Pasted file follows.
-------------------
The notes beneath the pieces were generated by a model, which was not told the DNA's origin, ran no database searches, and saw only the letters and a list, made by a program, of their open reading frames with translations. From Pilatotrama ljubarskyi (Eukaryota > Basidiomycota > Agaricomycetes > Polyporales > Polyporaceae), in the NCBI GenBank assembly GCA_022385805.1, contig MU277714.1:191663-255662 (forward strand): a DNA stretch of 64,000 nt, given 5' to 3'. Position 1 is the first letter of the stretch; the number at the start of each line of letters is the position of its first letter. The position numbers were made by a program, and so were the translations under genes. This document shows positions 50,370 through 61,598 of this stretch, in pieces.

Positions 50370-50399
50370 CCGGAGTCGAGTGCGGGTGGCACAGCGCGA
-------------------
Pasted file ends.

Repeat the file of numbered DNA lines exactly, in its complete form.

The notes beneath the pieces were generated by a model, which was not told the DNA's origin, ran no database searches, and saw only the letters and a list, made by a program, of their open reading frames with translations. From Pilatotrama ljubarskyi (Eukaryota > Basidiomycota > Agaricomycetes > Polyporales > Polyporaceae), in the NCBI GenBank assembly GCA_022385805.1, contig MU277714.1:191663-255662 (forward strand): a DNA stretch of 64,000 nt, given 5' to 3'. Position 1 is the first letter of the stretch; the number at the start of each line of letters is the position of its first letter. The position numbers were made by a program, and so were the translations under genes. This document shows positions 50,370 through 61,598 of this stretch, in pieces.

Positions 50370-50399
50370 CCGGAGTCGAGTGCGGGTGGCACAGCGCGA